History of SNAP
The Food Assistance Program first began during the Great Depression. At that time, the Food Assistance Program was named the Federal Surplus Relief Corporation. Orange stamps were made available by the government for purchase by individuals. The orange stamps were the same as the purchaser's average cost of food. Additionally, when an individual purchased the orange stamps, they would receive an additional amount in blue stamps. For example, if they bought ten dollars' worth of orange stamps, they would get five dollars' worth of blue stamps. The orange stamps could be used to purchase any type of food, but the blue stamps had restrictions. The blue stamps could only be used for excess food items such as flour, beans, eggs, vegetables and meal.
The founder of the Federal Surplus Relief Corporation was Secretary of Agriculture Henry Wallace. When President Roosevelt showed his support for this program he dubbed it the New Deal Program. In 1943, the program ended due to the economy rising. President John F. Kennedy revived the program in 1961 to aid the underprivileged people in test states across the United States. President Lyndon Johnson formally accepted the Great Society Program in 1964. It was then called the Food Stamp Act and was funded by the Federal Government. The idea of the SNAP program has been around since 1933, but it has been updated over the years.
At this moment, there are at least 46 million citizens utilizing the SNAP program. Eligibility requirements for SNAP dictates that an individuals income fall between the amount set within the program guidelines. There are six criterions that must be met in order to be approved. A household cannot have countable resources in excess of $2,250.00. That amount increases to $3,250.00 if the individual is disabled or elderly. An vehicle with a clear title (no liens) can be kept as long as its fair market value is not over $4,650.00.
A family must be able to pass gross and net income tests. Elderly or disabled people only have to meet the gross income test. Elderly is defined as someone over the age of 59. If the applicant is not elderly or disabled, then they have to be between 100-130 percent of the federal poverty guidelines. Alaska and Hawaii have a higher percentage of the poverty guidelines than the rest of the United States.
There is a formula used to determine the amount of SNAP benefits a household can receive. SNAP holders are predicted to spend about 30 percent of their resources on food. An average household of 5 could receive a maximum benefit amount of $549, while a household consisting of one person could receive a maximum amount of $194.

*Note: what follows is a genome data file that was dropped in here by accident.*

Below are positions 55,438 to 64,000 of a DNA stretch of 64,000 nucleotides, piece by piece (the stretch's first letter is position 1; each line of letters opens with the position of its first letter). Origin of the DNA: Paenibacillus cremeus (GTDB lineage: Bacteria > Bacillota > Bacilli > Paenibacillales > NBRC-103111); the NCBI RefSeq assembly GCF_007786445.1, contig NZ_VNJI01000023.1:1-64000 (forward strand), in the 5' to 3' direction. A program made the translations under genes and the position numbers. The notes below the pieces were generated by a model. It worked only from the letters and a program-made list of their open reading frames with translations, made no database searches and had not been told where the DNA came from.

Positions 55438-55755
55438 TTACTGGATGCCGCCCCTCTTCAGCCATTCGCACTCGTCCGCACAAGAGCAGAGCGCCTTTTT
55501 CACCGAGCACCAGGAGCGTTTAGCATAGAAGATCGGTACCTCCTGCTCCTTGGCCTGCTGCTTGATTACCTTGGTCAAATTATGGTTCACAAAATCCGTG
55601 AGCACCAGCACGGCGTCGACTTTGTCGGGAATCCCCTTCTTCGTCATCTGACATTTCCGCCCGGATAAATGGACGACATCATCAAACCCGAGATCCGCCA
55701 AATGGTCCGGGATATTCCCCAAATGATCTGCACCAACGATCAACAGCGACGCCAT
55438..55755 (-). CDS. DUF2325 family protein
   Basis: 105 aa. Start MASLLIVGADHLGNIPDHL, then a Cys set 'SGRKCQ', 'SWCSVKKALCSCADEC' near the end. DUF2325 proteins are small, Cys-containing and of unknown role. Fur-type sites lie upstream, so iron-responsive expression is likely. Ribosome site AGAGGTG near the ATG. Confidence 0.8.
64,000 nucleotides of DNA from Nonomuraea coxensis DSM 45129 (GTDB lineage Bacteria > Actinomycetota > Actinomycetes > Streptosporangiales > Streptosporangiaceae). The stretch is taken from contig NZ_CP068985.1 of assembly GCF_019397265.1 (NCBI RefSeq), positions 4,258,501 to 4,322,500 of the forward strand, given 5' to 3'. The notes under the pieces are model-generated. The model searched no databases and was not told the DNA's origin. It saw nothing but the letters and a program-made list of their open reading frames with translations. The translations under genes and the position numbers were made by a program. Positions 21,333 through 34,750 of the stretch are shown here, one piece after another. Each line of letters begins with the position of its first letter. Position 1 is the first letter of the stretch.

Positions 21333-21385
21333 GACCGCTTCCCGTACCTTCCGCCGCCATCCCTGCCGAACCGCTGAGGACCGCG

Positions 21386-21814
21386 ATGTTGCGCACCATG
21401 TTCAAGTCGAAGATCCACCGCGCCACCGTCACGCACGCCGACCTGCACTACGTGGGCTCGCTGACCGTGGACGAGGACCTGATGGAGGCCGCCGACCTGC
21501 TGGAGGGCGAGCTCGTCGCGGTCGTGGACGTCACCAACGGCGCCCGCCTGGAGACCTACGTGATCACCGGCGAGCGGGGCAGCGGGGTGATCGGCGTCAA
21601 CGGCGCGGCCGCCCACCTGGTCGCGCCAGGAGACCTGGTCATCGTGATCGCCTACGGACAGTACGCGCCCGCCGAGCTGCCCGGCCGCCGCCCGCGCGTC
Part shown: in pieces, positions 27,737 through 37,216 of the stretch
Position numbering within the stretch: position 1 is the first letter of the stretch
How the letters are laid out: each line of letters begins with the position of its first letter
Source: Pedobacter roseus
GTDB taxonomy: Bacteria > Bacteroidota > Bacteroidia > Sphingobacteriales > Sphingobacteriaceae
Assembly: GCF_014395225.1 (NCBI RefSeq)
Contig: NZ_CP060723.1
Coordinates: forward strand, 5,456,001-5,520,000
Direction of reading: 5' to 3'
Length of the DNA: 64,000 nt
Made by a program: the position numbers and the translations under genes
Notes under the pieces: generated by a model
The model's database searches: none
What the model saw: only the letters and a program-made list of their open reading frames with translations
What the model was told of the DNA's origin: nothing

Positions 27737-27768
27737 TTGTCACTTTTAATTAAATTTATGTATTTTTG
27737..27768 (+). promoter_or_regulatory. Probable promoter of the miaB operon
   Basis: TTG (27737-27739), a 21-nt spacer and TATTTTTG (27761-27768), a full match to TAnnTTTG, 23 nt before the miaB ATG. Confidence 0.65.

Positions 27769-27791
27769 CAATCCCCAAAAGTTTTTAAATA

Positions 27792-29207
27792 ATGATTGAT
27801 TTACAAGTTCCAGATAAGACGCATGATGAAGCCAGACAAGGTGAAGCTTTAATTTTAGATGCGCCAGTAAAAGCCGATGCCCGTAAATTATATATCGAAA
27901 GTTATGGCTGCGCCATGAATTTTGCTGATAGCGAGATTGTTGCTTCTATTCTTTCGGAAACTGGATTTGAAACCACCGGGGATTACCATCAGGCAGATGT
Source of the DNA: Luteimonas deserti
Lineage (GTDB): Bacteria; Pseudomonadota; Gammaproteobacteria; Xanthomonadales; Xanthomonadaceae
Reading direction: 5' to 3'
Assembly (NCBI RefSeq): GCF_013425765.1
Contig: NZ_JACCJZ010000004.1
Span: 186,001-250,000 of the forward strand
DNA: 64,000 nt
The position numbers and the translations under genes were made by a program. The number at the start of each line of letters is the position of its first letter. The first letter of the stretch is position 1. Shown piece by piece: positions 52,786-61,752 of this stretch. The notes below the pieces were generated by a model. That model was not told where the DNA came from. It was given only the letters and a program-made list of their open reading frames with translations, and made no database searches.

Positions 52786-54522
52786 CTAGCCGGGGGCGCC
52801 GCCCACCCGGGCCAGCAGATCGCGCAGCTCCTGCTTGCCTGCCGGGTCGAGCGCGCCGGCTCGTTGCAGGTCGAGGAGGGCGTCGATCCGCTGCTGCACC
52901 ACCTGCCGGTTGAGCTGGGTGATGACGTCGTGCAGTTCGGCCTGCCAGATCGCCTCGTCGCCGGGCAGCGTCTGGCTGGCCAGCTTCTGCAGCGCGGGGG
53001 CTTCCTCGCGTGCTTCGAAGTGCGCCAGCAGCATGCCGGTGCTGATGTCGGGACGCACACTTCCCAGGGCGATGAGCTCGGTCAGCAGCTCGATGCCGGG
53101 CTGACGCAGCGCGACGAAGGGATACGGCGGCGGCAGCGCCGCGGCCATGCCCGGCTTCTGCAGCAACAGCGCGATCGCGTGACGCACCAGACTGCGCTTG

Generally, a person must work in order to be eligible for SNAP. The work requirements consist of registering for work, accepting a job if offered, and going to employment and training programs as provided by the State. Additionally, it is mandatory for adults without dependents to work or engage in a work program for at least 20 hours per week to be able to obtain SNAP benefits for more than 3 months in a 36-month time frame. There are exceptions which may include: children, seniors, pregnant women, and people exempted by their doctor for medical reasons.
How to Obtain SNAP Benefits
Each State has a SNAP office. It is recommended to utilize the online screening tool to see if a household is eligible for benefits. Once the determination is made, the person can either apply online, or go to their local SNAP office and apply for their benefits.
A household with less than $150 a month income may receive expedited benefits. Migrant workers with less than $100 in their bank account may also receive expedited benefits. Otherwise, a family can expect to receive their benefits within 30 days of their application date.
Purchasing Groceries with SNAP
You may use your SNAP benefits at your local stores or Farmers Markets that accept SNAP benefits. Legislation is continuously trying to tighten the food guidelines for SNAP purchases, but at this point, sugary foods and soda can still be bought. All other food items with the exception to hot food can be purchased with SNAP.
There is not a time limit on how long a household can receive SNAP benefits. An able-bodied adult with no dependents can only receive benefits for three months out of three years. This program helps provide food to millions of people across the United States, and without it, many would go hungry.
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